By and large there is no stealth in space. You can take extreme steps and dodge the many sensors and AIs that labor to catalogue anything bigger than a couple of molecules in an orbit. But it never works for long. Even Borsten's Leap with a substandard port facility would usually get hours of warning about any ship thrusting for it.
They could track the numerous Belter ships, record their engine emissions and then after a mining trip compare those engine emissions to the previous ones to determine how much more mass they had in a hold for tax purposes. Not that they found a way to tax the Belters. Belters had nukes and the port officials had zilch beyond their own sphere of influence. The last expedition against the belters was a subject of tavern jokes.
A major problem was smuggling, and it was done in a very overt fashion. Since the Leap was situated ideally between two pockets of commerce ships were already passing through rather than taking the 'long' way around. It was the goal of the Borstenim to stop everyone of those ships and wring a few credits from them. It was the goal of the merchant captains to avoid this process if they could.
Usually a ship would break out of hyper with zero velocity relative to Borsten, get vital news updates, refuel and take a smoke or the equivalent. There was some hunting for cargo because you were usually stopped and fined for some nonsense safety inspection. The victimless crime sector of commerce got to work on the crew and after a few days you left, bellies full, having had a smoke or whatever and little lighter in the wallet.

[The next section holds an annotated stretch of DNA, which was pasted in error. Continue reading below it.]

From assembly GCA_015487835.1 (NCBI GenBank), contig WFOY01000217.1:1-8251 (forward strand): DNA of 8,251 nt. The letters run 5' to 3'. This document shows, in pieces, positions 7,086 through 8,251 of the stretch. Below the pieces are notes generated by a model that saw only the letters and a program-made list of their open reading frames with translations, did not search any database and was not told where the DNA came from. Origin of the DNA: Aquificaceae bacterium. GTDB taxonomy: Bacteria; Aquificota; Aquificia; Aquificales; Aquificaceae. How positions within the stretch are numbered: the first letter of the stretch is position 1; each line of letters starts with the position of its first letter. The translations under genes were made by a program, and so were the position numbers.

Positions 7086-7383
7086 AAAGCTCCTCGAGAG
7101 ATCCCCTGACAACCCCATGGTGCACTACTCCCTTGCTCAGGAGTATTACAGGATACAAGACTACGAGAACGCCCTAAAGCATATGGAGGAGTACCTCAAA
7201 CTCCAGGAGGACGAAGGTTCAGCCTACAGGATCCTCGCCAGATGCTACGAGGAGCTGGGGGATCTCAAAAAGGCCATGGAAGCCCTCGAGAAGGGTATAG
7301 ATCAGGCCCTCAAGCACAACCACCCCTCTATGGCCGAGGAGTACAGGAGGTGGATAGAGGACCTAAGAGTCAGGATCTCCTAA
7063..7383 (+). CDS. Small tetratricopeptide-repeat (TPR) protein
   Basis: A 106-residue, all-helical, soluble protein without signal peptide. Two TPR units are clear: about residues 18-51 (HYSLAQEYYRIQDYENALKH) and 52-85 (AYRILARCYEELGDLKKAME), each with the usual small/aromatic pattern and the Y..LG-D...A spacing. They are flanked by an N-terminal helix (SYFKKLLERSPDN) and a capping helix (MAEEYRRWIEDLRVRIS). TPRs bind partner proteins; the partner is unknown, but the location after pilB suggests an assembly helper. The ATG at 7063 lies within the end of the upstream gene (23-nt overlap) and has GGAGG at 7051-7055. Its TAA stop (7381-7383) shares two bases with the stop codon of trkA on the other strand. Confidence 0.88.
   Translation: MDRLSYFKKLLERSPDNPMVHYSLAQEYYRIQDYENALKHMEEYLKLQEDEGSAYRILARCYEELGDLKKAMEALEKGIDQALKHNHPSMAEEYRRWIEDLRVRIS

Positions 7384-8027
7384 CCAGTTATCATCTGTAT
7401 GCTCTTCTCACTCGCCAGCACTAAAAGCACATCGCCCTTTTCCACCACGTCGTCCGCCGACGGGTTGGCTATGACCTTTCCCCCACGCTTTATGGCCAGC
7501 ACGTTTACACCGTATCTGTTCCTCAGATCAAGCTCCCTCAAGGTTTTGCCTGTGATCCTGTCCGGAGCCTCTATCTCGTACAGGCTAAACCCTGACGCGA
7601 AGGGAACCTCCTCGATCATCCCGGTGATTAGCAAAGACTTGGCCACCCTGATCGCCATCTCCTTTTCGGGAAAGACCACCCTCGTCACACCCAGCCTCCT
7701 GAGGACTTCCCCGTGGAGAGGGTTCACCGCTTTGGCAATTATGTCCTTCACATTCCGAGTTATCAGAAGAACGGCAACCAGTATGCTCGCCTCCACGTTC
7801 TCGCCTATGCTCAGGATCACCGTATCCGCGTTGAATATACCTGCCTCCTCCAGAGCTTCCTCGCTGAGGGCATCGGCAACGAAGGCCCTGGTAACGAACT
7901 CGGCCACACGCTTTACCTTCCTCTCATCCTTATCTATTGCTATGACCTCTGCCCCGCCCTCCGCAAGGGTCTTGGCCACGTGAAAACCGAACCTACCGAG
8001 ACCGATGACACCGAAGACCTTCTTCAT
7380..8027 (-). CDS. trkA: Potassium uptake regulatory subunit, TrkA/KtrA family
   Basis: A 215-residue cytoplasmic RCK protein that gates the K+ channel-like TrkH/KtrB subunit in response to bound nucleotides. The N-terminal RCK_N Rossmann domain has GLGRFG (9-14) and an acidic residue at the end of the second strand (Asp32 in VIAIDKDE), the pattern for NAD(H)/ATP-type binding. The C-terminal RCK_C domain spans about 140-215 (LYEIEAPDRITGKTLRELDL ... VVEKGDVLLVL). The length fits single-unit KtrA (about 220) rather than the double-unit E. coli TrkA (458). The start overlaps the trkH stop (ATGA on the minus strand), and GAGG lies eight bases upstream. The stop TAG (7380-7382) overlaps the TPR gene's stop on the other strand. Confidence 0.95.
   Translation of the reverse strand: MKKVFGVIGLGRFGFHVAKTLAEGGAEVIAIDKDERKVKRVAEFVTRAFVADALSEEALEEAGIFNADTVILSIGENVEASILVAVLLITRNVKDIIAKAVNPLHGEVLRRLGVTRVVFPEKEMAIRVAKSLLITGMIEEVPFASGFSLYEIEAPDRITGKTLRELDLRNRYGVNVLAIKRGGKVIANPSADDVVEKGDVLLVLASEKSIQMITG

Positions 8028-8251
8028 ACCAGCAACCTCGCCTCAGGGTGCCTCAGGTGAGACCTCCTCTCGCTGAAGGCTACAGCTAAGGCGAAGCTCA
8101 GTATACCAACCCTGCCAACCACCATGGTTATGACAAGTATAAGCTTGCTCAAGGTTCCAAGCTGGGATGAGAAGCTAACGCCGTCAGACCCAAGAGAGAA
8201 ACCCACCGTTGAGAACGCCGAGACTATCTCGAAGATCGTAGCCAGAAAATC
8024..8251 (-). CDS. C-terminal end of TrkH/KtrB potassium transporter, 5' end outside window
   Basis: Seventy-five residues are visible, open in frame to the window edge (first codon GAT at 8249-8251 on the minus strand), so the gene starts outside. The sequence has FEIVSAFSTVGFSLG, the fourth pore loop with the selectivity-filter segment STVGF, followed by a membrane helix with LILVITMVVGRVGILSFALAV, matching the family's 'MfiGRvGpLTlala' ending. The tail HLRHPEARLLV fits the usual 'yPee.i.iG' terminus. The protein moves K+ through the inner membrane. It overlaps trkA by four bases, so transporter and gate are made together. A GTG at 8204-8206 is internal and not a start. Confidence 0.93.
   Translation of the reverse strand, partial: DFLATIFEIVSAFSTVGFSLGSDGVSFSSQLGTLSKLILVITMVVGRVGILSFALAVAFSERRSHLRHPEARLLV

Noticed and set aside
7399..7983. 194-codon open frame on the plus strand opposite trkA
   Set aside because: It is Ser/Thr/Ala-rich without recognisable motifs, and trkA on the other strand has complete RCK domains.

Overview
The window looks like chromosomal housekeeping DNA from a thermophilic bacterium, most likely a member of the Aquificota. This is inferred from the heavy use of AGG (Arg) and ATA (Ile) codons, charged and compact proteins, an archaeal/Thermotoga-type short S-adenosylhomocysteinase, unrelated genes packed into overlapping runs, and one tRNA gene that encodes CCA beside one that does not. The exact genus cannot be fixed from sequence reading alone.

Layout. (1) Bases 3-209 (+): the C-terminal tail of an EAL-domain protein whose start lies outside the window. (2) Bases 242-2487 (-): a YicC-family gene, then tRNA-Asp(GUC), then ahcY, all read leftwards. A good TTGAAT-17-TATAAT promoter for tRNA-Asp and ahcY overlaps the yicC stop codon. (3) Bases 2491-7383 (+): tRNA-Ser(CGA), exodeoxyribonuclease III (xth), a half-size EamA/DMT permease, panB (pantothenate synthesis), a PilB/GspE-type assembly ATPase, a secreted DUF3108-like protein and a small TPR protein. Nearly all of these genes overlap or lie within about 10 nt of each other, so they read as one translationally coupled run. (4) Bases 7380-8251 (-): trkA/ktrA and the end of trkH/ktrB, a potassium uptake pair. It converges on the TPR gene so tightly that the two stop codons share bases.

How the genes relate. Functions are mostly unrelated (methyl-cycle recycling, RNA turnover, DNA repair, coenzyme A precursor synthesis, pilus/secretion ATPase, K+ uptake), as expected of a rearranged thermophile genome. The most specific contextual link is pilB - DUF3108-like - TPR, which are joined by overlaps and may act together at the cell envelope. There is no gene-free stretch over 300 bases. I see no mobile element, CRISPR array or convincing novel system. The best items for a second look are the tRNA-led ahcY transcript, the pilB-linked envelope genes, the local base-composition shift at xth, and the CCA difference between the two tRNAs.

The lighter wallets of crew and officers did not bother the captains that much. It was the delays. When the banks had paper on your ride, time was money. An ordinary trader held loans amounting to 11,000 credits per day. So even one day's delay was a sizable loss amounting to several senior crew members' monthly salaries. Add to that fines, fees and the intangible opportunities lost because a captain didn't act in time or missed a deadline with a hit shipment. The Borstenim did not finance ships of their own, and they just didn't get it.
Captains could get external drop tanks and merely jump in and then jump immediately after getting their bearings and news updates. The Borstenim hated this and put their patrol cruiser to work stopping ships and running the inspection scam on them.
The captains found a new trick. Tanks strapped on they boosted for their jump point. No flip over, no deceleration. They hit the jump point at high speed. Once in the Borstein system they kept accelerating, falling through the gravity well of the planet beyond the ability of the patrols to intercept.
They did need their news downloads: gossip about all the little wars going on, what stocks were up to, what to buy low and sell high, and where. The Borstenim were adamant about refusing info dumps to these ships practicing the equivalent of the ancient practice of cutting across a gas station to avoid a corner traffic light.
That fact there was no stealth in space did little to console Brockhurst B. Borsten the Third, planetary governor, proprietor, and de facto owner of most of the commerce on Borsten's Leap. He was a prime example of someone who let their money work for themselves. It was widely accepted that was a lucky thing for him since he couldn't make a milli-cred on his own. All B3 knew was he had a ship too and it was a big one and it should do something about this.
B3 stormed and fumed to the captain of his patrol cruiser. The patrol captain patiently explained at length that his ship only had finite propellant reserves and finite acceleration. Those trader monkeys had done the math and they couldn't be caught before blipping to the tachyon spawning ground.